Looking ahead, the die shrink road for Intel is only going to get tougher.  For 10 nm, Intel expects to need to employ a quintuple (5x) masking scheme.  To reach the next two nodes -- the 5 and 7 nm nodes -- Intel will have to deploy a brand new form of lithography, extreme ultraviolet lithography (also known as "deep violet" lithography).

extreme ultraviolet lithography

To reach 7 nm and below, Intel will likely need to turn on extreme ultraviolet (EUV) lithography.
[Image Source: SEMATECH/]

The hope is to keep on shrinking to 1 nm by sometime around 2030.  But if the difficulties Intel ran into at 14 nm are any expectations, it could easily be 2040 or even 2050 before the limits of silicon lithography (~1 nm feature size) are reached.  Intel will likely then be forced to turn to novel transistor materials like switchable phosphorousmolybdenitemetallic nanocrystalsgraphene, fullerene, quantum dots, and/or carbon nanotubes to extend things to an even tinier atomic scale.

Graphene sheet
Intel and others will likely turn to exotic transistor materials, such as graphene (carbon-based planar polymers) in the post-1 nanometer era. [Image Source: io9]

The good news is that these challenges are universal, affecting not just Intel, but its rivals as well.  If anything, Intel is the best suited to deal with them.  But that also doesn't change the underlying fact that Intel's business model of selling yearly upgrades is in jeopardy, unless it can figure out a way to continue to aggressively advance the modern circuit in the post-lithography era.

But in order to keep its profits up, it will have to turn to new kinds of technology like 3D circuits and small "internet of things" (IoT) processors in order to keep luring in buyers each year, as the pace of die shrinks inevitably slows.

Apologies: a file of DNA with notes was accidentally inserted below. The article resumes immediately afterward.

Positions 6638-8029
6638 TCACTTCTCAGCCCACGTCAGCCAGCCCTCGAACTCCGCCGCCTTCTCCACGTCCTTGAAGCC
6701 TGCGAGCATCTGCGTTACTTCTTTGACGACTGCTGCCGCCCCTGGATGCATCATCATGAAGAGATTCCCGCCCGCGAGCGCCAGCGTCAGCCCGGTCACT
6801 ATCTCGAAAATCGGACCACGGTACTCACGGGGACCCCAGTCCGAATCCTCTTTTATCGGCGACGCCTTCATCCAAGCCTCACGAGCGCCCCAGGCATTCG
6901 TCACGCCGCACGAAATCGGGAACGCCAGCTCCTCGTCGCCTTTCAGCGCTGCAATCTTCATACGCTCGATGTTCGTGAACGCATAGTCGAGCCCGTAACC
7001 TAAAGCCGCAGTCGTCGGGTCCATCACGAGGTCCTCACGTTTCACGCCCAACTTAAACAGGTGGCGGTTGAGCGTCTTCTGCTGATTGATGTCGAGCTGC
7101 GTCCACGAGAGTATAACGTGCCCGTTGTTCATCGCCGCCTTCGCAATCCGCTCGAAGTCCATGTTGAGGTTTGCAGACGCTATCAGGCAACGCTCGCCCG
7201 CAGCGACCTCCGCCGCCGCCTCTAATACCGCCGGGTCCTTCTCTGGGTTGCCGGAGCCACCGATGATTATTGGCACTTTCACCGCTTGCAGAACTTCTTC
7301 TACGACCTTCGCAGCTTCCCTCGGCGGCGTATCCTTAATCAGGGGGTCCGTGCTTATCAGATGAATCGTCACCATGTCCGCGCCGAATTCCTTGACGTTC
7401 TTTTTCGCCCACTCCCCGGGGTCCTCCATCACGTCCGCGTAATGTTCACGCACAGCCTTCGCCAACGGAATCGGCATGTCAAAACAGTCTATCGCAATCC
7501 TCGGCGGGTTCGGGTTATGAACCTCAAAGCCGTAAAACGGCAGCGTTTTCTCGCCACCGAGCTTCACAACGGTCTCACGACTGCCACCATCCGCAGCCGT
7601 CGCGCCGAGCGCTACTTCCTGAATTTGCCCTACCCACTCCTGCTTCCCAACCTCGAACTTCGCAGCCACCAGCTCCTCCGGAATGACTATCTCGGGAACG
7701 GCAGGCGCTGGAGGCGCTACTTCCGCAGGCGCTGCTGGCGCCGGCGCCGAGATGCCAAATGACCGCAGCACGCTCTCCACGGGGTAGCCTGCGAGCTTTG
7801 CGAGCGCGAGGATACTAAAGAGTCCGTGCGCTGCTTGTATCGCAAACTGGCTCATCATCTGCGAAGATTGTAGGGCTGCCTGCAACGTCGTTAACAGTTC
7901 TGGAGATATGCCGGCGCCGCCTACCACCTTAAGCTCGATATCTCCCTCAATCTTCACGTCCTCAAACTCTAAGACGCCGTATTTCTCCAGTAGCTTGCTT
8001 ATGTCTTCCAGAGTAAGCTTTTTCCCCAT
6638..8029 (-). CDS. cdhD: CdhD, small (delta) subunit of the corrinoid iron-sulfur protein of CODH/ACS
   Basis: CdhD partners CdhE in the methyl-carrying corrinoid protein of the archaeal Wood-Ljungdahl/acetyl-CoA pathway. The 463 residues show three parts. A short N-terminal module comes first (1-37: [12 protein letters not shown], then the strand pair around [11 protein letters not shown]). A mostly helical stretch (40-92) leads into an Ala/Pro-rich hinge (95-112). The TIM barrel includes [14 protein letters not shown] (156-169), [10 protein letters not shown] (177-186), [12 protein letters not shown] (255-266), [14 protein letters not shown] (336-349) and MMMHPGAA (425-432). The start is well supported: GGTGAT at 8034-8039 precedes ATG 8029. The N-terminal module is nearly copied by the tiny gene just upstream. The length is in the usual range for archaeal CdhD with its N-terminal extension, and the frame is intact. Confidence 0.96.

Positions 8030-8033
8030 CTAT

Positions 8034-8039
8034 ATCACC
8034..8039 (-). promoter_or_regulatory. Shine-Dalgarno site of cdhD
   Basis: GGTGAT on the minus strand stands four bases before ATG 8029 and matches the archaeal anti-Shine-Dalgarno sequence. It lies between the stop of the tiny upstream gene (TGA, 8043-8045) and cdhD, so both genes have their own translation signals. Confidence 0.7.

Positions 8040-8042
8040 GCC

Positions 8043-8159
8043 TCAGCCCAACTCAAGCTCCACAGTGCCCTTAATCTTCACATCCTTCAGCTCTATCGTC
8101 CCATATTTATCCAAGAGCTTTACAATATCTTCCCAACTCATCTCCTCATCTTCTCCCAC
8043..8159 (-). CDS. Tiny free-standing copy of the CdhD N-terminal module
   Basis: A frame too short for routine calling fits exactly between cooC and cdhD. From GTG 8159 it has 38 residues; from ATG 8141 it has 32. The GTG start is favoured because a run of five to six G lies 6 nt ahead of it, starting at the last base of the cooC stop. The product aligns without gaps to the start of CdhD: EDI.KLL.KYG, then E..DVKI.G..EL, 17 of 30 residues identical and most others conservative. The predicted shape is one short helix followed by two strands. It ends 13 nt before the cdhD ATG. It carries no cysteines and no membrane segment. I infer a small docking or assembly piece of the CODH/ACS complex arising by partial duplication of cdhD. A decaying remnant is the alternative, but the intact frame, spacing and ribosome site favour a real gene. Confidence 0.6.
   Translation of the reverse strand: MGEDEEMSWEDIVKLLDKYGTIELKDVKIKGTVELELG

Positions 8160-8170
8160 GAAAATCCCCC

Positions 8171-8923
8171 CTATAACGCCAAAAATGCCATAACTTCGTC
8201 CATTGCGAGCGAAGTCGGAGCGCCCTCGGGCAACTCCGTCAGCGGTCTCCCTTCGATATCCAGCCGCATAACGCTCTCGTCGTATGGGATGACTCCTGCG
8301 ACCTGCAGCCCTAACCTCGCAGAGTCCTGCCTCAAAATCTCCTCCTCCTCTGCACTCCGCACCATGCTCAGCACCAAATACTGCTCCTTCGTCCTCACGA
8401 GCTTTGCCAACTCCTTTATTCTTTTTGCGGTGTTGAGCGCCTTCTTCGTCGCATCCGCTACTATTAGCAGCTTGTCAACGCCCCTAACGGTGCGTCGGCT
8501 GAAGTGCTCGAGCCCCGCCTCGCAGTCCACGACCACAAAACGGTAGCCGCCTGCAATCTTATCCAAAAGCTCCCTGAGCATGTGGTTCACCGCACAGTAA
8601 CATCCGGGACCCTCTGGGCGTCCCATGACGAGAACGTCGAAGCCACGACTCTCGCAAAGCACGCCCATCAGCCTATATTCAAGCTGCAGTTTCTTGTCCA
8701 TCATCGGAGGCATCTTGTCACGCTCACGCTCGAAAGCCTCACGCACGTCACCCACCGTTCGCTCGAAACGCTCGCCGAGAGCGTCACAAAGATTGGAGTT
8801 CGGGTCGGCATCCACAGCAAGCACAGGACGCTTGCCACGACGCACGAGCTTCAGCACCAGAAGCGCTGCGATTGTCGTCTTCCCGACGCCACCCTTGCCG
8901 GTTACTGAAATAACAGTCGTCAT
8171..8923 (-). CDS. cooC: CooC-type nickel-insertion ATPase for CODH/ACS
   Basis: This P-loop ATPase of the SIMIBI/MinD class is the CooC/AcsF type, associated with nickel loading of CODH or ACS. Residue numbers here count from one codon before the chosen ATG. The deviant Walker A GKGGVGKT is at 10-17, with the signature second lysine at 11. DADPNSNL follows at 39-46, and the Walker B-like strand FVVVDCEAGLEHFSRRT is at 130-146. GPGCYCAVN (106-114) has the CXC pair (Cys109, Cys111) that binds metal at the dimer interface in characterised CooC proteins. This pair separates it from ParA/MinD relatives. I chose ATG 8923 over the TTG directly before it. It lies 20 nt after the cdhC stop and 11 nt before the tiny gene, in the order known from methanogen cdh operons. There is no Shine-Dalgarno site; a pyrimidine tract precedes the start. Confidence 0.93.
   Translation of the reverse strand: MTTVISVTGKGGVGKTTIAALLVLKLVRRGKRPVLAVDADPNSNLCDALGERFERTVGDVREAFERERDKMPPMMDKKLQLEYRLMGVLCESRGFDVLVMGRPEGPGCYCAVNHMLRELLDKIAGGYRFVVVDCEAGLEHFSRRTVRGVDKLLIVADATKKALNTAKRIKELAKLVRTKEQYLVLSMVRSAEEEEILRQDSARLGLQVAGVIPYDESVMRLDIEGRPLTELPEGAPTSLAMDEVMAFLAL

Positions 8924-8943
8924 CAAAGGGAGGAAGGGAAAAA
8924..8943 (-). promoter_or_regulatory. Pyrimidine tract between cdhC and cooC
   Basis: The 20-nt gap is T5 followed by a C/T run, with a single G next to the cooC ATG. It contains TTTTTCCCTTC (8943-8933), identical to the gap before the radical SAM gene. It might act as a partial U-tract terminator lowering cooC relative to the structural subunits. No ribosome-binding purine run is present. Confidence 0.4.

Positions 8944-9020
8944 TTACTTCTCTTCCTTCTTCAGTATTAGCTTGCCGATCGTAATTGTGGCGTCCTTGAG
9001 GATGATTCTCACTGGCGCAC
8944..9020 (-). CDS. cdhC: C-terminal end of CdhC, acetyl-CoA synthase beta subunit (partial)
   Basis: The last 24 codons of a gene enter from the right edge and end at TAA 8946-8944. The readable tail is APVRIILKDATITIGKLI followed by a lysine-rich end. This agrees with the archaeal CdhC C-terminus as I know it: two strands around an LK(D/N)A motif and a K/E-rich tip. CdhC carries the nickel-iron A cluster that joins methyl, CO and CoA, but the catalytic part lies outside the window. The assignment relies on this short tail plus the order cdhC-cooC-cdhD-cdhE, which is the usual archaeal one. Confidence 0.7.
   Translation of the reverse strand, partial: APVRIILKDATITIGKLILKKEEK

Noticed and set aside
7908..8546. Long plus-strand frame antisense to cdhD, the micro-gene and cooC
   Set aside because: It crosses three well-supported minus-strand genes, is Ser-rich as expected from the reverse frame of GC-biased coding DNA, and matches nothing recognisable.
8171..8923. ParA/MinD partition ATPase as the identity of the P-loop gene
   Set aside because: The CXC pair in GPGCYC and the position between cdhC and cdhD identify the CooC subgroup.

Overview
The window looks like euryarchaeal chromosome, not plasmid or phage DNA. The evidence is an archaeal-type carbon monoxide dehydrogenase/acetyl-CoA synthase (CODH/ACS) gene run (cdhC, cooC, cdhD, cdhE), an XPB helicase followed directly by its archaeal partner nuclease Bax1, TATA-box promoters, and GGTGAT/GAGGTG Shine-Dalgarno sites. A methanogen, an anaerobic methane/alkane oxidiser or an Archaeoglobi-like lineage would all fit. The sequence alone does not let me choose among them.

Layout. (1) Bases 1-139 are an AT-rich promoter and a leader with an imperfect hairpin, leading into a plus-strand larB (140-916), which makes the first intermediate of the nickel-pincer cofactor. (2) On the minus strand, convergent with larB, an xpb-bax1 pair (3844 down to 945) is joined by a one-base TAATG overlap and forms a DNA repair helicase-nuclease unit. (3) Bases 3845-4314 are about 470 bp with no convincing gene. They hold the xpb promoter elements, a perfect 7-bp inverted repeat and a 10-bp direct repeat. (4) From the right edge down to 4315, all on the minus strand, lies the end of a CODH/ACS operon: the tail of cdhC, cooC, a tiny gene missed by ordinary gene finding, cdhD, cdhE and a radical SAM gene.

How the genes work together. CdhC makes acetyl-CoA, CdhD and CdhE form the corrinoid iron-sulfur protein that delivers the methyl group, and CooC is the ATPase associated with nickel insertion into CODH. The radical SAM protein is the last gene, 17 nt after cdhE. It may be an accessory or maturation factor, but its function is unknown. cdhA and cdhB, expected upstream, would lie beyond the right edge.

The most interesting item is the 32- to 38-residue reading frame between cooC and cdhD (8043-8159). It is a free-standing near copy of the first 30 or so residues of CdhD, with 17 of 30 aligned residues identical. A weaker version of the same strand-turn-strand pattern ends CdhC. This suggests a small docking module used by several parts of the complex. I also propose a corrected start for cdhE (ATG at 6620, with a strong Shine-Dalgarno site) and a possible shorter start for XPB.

IoT @ IDF 2013
Intel talks "internet of things" (IoT) at IDF 2013. [Image Source: Jason Mick/DailyTech LLC]

One major variable outside Intel's control is what rival third party fabricators will manage to do. Both Samsung and TSMC are pursuing FinFETs in the 14 to 18 nm range.  It remains to be seen exactly how these stack up to Intel geometry-wise (reports indicate, for example, that Samsung is targeting a more rectangular cap to its fin gate geometry, perhaps broadening the channel width).

Some reports indicate Samsung may be producing the Apple A9 on a special contract at 14 nm.  That chip could debut as early as this year.  If the rumors prove true, it would indicate Samsung is only 2-3 quarters behind Intel.  Other signs indicate that may not be the case.

Samsung -- catchup

Samsung hopes to catch up to Intel debuting 14 nm production later this year.
[Image Source: Samsung Electronics]

It should be interesting to watch the battle unfold at the end of the road for immersion lithography between Intel and its rival chipmakers.  It should also be interesting to see if any of them -- Intel included -- can maintain a pace remotely close to Moore's Law in the EUV patterning era and beyond.

Sources: Intel [press release], [fact sheet; PDF]